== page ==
HEALTH CARE REPORT
Mental health practitioners see uptick in anxiety due to pandemic
BY JENNIFER SCHAEFER
anxious can show up in lack of eye contact or stuttering. “A lot of people are having a hard time engaging,” she said. “I don’t know if that is why people are having a hard time nding people to work.” Jamie Hill, a massage therapist with Living Lotus Massage, said she also saw an uptick in clients related to the pandemic. She said massage’s ability to relax the body can help people nd their inner balance. She said physically what happens during a massage is the body releases endorphins, which “roots the relaxed state of mind.” Hill said during a massage neu- rotransmitters such as dopamine and serotonin are also released, leading people to a more happy and joyful state. She said massages also helped her clients adapt to working at home in dierent physical positions, such as from a couch or bed rather than a desk.
Due to an increase in anxiety levels during the pandemic, mental health practitioners are now seeing an increase in clients as people have begun to re-enter society in person. According to numbers released by the World Health Organization in March, incidences of anxiety and depression increased in the rst year of the pandemic by 25%. Kathie Bolles, a psychiatric nurse practitioner and founder of Mynd Works Psychiatry in West Lake Hills, said she is not surprised by this increase and that the two disorders actually go hand in hand. “If someone has signicant anxiety, it can lead to depression,” she said. “Once someone gets anxiety under control, the depression will often resolve.” Bolles said something she has noticed with some of her clients is a reluctance to re-enter society since the pandemic. She said some signs people are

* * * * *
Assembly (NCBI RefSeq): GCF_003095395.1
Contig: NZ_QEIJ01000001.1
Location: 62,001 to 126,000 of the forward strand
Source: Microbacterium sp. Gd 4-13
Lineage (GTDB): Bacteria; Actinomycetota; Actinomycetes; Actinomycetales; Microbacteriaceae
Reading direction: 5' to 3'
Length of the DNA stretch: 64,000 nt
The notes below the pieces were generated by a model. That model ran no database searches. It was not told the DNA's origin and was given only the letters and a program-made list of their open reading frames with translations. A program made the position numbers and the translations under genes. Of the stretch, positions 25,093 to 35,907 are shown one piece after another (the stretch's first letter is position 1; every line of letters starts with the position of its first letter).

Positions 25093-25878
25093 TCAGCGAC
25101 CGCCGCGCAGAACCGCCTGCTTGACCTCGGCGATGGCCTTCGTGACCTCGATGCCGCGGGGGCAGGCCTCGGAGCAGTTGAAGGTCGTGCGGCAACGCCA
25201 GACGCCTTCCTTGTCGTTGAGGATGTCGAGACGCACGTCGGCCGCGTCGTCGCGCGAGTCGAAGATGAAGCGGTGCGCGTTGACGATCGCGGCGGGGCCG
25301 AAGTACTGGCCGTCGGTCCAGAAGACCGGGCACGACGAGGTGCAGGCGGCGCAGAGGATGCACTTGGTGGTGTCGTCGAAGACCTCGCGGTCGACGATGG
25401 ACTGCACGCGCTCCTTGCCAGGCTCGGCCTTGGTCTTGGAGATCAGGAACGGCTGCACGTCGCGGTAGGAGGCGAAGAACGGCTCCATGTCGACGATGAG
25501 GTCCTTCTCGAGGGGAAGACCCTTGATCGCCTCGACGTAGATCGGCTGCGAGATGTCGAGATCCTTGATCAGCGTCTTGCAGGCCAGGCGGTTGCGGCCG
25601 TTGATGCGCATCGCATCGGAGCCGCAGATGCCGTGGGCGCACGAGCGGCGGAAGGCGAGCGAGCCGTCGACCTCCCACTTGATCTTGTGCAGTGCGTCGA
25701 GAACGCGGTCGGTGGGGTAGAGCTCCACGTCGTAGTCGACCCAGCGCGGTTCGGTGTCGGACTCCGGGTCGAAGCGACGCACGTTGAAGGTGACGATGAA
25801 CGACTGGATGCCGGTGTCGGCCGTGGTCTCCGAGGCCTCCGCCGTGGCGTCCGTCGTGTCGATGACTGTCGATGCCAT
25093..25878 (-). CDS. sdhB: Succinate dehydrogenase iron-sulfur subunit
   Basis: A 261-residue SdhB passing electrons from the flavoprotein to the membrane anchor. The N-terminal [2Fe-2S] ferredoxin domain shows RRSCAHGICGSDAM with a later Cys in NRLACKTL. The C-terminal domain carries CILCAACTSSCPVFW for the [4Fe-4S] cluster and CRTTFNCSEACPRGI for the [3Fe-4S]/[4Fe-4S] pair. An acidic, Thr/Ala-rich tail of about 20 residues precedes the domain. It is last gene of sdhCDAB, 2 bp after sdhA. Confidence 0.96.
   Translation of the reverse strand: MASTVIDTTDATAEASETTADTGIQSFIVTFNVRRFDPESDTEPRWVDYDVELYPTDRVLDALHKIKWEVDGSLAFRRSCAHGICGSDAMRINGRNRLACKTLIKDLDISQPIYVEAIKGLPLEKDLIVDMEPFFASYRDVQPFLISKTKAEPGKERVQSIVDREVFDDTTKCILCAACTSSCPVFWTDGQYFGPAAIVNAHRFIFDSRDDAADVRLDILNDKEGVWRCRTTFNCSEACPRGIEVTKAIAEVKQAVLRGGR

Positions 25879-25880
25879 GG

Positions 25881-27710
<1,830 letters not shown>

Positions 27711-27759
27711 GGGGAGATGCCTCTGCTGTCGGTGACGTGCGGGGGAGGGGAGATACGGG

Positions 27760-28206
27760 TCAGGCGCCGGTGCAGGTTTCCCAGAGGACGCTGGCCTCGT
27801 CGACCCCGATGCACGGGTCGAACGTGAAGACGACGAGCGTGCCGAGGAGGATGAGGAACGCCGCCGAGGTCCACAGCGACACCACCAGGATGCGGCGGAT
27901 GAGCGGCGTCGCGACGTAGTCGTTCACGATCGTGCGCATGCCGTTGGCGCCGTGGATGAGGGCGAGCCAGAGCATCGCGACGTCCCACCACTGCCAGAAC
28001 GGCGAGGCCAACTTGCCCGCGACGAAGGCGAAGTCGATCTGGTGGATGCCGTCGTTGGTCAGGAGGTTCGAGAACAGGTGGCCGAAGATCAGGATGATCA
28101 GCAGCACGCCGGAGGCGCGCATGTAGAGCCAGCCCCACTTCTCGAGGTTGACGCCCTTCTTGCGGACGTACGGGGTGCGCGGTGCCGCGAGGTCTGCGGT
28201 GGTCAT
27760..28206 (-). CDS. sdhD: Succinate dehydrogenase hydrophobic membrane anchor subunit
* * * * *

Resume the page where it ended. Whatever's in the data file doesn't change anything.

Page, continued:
Jamie Hill is a licensed massage therapist and owner of Living Lotus Massage in Lakeway. (Jennifer Schaefer/Community Impact Newspaper)
“It’s rewarding helping people help ease that tension and help them focus on work,” she said. Gayl Hubatch, a doctor of Oriental medicine at Blue Heron Center in Lakeway, said she uses a few tech- niques that help relieve anxiety, such as acupuncture, meditation, qi gong and tai chi. Hubatch said some of the tech- niques she uses focus on attention
and breath to lower one’s heart rate. She said the technique she uses is not just to manage stress and anxiety, but to transform that energy into a more positive feeling. “Creating a positive emotion sets o neural chemicals,” she said. “A release of dopamine or serotonin elevates our energy levels and gets us motivated. “Most people when I mention the
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